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The Coast Guard on Monday bowed to the request of Sen. Daniel Patrick Moynihan that it delay final approval of the Peace Bridge Authority's "twin" proposal for three months.

Nick Mpras, chief of the Coast Guard's bridge office, said the agency would keep the comment period on the authority's plans open for another 90 days.

The New York Democrat made the request for the extension last Thursday, the day the public comment period would have expired.

At the same time, Mpras said in an interview that the Coast Guard does not necessarily accept one of the key points on which the authority's application for a green light is based.

The authority says the government should consider the bridge-expansion plan and the plan to redo the bridge's toll plaza in Front Park as separate and distinct projects.

This claim is opposed by supporters of Front Park, the westernmost segment of Frederick Law Olmsted's 1871 parkway plan for Buffalo, and by SuperSpan Upper Niagara LLP, proponents of the "signature" bridge concept.

Mpras said the authority insists it will make major changes to the plaza, whether its twin plan is approved or not. But, he added, "We are neither proponents nor opponents of any single project."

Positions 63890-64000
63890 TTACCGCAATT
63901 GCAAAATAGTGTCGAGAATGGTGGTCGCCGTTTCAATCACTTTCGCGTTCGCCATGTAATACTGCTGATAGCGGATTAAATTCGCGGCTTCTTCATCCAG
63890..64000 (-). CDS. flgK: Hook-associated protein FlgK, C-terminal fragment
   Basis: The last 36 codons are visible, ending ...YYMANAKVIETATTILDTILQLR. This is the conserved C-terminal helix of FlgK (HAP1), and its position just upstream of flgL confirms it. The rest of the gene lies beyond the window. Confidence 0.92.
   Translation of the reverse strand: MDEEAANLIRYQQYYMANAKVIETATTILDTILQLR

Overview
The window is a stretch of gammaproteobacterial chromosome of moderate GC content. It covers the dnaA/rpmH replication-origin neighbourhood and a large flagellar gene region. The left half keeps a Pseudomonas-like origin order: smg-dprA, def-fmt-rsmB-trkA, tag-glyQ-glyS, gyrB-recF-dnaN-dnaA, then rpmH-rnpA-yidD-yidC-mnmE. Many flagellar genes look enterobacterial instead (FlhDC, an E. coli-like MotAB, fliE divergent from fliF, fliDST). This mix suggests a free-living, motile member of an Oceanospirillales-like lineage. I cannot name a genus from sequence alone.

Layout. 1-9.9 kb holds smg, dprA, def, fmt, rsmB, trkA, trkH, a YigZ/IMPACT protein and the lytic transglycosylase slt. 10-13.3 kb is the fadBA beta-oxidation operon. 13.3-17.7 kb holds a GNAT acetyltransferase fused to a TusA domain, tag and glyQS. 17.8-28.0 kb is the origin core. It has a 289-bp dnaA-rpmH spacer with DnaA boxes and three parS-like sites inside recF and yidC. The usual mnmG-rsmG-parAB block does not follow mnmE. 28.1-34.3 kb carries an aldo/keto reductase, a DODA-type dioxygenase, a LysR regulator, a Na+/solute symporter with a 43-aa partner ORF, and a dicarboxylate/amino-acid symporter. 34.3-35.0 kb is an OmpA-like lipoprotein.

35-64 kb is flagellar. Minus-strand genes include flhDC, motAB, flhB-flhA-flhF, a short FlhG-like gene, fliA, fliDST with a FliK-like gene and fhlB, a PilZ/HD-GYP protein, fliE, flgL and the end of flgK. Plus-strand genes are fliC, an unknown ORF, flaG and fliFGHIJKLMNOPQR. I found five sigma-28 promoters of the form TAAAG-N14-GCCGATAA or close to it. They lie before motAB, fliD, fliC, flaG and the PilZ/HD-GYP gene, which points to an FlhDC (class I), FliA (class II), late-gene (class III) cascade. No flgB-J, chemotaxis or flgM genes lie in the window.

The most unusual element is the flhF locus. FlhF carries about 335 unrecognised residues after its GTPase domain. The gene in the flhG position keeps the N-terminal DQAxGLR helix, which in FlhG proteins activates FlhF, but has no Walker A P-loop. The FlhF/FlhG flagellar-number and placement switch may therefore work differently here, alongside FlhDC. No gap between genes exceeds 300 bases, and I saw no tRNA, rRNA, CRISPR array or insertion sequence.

Tony Bullock, Moynihan's chief of staff, praised the Coast Guard's decision.

"The focus in Buffalo," Bullock said, "is clearly focused on the single-plan design" as the way to expand the capacity of the Peace Bridge. Bullock said plans for the plaza should have as their focus a portion of the Hippocratic oath: "Do no harm. Or, do no further harm to the park."

The effort should be to "restore and beautify what remains of the park," Bullock said.

Clinton E. Brown, SuperSpan spokesman, said the extension gives the Buffalo and Fort Erie communities time to reach a consensus on building a "great bridge."

Brian Lipke, authority chairman, said the extension will work well with plans by the Buffalo Niagara Partnership to conduct a community symposium on bridge design alternatives. But he noted that the authority's engineers warn that the deck on the existing bridge will have to be replaced between 2000 and 2004.

"My chief concern is that we might not have a new bridge built when the time comes to replace that decking," he said.

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